Fwee

Tank turned three, or "fwee," last weekend. If he were telling you about his birthday here is what he would say. . .

Fwee. No Two. Chorch. Cake. Hat. Nonnie. Papa. Cake. Fwee. Yaaay. Cake. Pwesent. More Cake. Eat.

Translation: He is now three, not two. He went to church on his birthday and in his class everyone wore hats and ate birthday cupcakes. Monday he went to Nonnie and Papa's and had more cake and opened presents. It was all very fun.

Happy Birthday My Sweet Boy!

At three you are full of energy, curiosity, confidence, determination, affection, enthusiasm, silliness, and humor with a large dose of stubbornness.

At three your communication is succinct. You don't mince words. If you don't want to do something you simply say, "don't like." When you wake in the morning you say, "done bed." Whey you are thirsty you look at me and say, "water." And after you have had a temper tantrum of epic proportions you get up and say, "Timmy all done skweme."

You have become quite independent. In fact, you insist on doing most everything yourself, from opening and closing doors to turning off lights, to putting the laundry in the machine to removing the groceries from the cart and placing them on the checkout counter. By insist I mean if you aren't given the opportunity to do these things you scream and flail about as dramatically as possible. I know you are thinking of me when you do this as you know how much I adore the disdainful and/or pitiful looks of onlookers.

At three you really look up to Spinner. You scream in delight when he comes in from school and beg his attention. With Bean you vacillate between adoration and irritation but you can't go to bed without receiving a hug from him.

You call our back yard the "park." I love that.

Like your brothers, you love a good round of wrestling. It is made even better when dad joins the fun. You love to ride on your dad's back and beg for more when he tires.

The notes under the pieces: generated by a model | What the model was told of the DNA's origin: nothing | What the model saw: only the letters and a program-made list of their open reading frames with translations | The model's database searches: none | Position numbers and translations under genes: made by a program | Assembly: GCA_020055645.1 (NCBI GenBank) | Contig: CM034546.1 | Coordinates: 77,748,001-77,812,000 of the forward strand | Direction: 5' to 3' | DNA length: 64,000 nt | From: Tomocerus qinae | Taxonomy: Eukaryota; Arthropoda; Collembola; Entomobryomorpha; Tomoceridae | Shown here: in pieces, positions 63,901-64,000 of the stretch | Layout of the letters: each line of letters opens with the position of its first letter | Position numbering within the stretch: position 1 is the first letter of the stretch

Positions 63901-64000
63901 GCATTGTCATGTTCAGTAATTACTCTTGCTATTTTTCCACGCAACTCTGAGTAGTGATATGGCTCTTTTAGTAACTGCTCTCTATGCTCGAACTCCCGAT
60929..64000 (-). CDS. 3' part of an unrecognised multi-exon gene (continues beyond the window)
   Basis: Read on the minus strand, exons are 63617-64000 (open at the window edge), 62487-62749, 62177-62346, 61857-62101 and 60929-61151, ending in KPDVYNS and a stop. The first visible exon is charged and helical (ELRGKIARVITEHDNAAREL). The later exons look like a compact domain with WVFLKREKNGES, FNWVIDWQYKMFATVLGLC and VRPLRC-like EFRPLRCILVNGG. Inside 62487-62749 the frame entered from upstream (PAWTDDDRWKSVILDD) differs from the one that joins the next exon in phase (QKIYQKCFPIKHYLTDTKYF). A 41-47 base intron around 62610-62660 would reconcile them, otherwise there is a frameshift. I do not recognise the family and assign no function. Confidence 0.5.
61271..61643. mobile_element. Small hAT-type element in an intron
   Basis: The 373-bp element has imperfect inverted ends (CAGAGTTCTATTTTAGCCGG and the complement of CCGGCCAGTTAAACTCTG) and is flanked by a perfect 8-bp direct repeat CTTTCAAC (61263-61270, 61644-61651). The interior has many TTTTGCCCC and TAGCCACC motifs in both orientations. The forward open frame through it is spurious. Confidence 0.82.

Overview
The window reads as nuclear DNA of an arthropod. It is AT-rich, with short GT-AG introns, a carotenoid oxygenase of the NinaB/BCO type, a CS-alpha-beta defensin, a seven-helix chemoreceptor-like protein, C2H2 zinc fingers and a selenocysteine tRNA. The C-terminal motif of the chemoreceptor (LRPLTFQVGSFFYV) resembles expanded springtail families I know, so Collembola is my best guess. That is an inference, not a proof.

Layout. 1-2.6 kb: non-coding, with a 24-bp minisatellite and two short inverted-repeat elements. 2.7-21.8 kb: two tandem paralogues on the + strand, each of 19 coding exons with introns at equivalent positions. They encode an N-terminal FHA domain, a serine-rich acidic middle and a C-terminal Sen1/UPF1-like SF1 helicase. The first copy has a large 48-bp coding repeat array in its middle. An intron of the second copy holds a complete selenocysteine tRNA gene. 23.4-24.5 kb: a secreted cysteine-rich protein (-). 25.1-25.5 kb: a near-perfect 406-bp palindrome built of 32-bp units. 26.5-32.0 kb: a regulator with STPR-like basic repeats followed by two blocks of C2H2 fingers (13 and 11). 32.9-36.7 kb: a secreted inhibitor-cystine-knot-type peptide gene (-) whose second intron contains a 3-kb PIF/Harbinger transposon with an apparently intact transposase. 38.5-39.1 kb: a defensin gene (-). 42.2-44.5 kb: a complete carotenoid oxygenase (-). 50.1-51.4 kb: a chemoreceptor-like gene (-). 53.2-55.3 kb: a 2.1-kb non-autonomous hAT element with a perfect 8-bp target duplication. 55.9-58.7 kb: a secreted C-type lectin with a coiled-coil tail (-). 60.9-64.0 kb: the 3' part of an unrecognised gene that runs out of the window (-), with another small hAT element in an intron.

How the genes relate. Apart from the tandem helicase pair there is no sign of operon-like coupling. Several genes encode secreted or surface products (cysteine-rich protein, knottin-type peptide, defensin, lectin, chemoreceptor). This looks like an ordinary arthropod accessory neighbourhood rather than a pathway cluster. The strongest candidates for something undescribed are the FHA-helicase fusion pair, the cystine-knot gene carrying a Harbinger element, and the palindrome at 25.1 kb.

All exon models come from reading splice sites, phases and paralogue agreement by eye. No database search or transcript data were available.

At three you have a bashful side. When you meet new people you try with all your might not to make eye contact or let them know you have any interest in them at all. But you do. You cut your eyes to see what's going on while pretending to play elsewhere. You pull your mouth down in an effort to keep the emerging smile from busting forth and betraying your interest and delight until finally you give in and start speaking ever so softly.

You are a fantastic sleeper. As long as you have your special blanket covering your face.

At three you can say the alphabet and recognize each letter in print. You can count to 14 but often leave out six. You know your primary colors and shapes. You have a love of learning just like your brothers.

You also have a love of food. A serious love of food and have inherited your mother's sweet tooth.

At three you still love to snuggle. And I enjoy every minute of it!

It's all about the chalkboard

If I were to homeschool my three ruffians we would set up shop around our kitchen table and I would have a really cute chalkboard on the blank yellow wall behind the table, where I would teach all sorts of interesting and fabulous lessons. Okay, not really.

I have thought about homeschooling. For a nanosecond. Then I realize we are not meant for one another, homeschooling and me. I lack a critical gift, immeasurable patience. I just don't have it.

Then there is the social factor for Spinner who absolutely craves constant interaction. Today I got a note from his teacher (with a smiley face) that read, "please talk about personal space." His homework today was to write about an imaginary pet. Spinner wrote about a parrot being his imaginary pet because "they will talk and talk and talk and they won't ever tell me to 'sit quietly,' unless I tell him to." These two things cemented what I already knew. I will never homeschool.